How Jay Kaplan Interprets Royce’s Investment Process


At the heart of our investment process is risk management, a hallmark of our work put into practice by Chuck Royce more than 40 years ago. To this day, mitigating, controlling, and thinking about risk continues to guide our seasoned staff of investment professionals and to inform our long-term portfolio decisions.

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Francis Gannon: We have a very defined investment process here that has held us in very good stead for a long period of time. How do you apply that process on a daily basis?

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Jay Kaplan: It starts with mitigating risk, managing risk, and thinking about risk. So we think about balance sheets and financial strength. That’s where we start, and that is everything we do within the fabric of our DNA.

When you get past that, and when I think about how we apply the process, I think about buying stocks that have very low expectations so that if something goes wrong, the stock price is low enough where I don’t get hurt all that badly, and if I’m right, things will go much better than the marketplace anticipates, and if that happens, the stock will go higher just because of that because the earnings will probably be higher than what people expected. But almost more important than that is the stock will get a different valuation.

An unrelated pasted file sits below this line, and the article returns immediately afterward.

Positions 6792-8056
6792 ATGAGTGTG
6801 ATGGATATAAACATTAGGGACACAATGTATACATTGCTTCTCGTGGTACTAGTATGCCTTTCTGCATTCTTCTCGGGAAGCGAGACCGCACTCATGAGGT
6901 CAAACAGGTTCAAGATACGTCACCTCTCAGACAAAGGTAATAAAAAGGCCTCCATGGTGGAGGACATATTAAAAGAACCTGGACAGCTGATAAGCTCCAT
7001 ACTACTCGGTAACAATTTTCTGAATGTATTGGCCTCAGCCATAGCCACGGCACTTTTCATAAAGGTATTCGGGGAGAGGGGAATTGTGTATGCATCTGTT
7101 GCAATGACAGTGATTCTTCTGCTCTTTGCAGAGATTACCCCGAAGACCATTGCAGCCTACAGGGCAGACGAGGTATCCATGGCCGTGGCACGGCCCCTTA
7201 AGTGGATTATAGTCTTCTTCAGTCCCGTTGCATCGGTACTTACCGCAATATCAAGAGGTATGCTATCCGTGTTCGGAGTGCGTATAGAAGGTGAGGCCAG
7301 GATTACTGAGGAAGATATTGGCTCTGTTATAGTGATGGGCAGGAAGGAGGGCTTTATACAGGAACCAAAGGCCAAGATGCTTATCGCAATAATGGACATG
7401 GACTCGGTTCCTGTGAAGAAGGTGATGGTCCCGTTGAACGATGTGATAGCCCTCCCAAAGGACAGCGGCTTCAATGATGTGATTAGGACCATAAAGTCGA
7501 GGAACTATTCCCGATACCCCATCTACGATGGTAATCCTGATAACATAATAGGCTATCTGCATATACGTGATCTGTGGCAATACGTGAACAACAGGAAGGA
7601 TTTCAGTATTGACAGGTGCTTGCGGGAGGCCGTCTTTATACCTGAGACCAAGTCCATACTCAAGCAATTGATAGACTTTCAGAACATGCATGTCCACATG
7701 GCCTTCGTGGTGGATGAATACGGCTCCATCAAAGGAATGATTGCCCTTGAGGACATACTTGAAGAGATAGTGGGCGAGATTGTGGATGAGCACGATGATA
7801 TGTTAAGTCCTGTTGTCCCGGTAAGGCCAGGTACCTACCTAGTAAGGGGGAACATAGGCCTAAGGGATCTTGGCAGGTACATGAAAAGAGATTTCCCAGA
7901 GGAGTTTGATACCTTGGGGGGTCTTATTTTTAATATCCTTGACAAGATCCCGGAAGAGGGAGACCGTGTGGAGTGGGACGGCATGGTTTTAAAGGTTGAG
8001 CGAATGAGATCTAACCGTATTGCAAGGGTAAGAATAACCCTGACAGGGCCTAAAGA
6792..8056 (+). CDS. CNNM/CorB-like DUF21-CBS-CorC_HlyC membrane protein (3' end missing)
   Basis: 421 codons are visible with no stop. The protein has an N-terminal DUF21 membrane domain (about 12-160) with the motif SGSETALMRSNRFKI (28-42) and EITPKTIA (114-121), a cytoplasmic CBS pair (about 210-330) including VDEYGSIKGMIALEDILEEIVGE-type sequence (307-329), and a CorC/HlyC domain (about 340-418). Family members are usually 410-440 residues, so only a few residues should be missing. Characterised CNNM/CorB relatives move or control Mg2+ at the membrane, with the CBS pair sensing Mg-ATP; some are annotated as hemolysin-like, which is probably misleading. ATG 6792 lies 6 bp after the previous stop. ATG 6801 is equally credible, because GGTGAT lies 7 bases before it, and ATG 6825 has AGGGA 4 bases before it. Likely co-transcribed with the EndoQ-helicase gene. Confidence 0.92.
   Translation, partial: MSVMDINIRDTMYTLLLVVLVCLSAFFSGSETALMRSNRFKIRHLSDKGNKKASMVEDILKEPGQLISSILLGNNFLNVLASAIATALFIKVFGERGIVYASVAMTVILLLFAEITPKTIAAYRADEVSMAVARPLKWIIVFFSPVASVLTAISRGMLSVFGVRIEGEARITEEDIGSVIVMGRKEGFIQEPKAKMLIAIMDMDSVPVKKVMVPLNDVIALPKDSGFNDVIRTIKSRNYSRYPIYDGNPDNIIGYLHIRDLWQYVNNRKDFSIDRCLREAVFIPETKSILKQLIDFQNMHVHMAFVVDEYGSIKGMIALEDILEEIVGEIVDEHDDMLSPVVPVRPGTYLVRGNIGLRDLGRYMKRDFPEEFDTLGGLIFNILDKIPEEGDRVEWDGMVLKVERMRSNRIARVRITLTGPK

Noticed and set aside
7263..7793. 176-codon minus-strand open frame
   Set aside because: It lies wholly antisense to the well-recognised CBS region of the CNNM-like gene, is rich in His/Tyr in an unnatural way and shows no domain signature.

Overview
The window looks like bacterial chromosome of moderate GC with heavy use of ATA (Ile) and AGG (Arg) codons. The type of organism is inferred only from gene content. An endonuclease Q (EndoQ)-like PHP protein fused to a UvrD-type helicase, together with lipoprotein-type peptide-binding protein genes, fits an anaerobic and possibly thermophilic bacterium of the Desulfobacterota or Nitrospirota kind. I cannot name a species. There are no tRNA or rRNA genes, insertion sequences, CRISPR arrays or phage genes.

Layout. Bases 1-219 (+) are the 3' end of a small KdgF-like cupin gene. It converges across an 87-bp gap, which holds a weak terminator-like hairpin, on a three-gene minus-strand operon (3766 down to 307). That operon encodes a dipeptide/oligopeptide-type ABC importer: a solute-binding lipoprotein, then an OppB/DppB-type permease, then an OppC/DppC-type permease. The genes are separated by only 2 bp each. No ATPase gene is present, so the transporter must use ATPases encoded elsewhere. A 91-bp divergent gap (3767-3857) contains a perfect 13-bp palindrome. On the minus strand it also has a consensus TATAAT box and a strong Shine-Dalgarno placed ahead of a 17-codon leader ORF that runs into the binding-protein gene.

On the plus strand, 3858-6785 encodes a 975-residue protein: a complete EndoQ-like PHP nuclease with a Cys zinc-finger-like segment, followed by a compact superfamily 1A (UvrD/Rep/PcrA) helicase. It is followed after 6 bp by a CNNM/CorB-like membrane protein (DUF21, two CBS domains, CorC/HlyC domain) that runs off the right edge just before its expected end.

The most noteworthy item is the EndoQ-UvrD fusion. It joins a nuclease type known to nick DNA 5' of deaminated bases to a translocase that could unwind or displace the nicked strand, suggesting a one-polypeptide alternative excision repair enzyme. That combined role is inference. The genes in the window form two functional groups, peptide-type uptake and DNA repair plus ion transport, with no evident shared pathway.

So the stock that I bought at a very low valuation—and my stocks tend to have very low valuations—people price them often like they’re going out of business, but they’re so strong that they’re not. When things go well, they get priced like really good businesses again, so we’ve made money two ways. We’ve made money from higher earnings and we’ve made money from a multiple revaluation.

FDG: Your personality, your investment personality, how would you describe it to the investors in your fund?

JSK: It’s a very conservative personality. It’s a very patient personality. It’s a low turnover kind of personality. I think of myself as owning the business. When I make an investment, is this a business that I want to own for a long period of time, and do I think that my upside is far greater than my downside? So if I’m wrong, I don’t want to get hurt very badly, but if I’m right, I want to be able to make a lot of money, and sleep well at night, and I sleep pretty well at night.

Via: roycefunds


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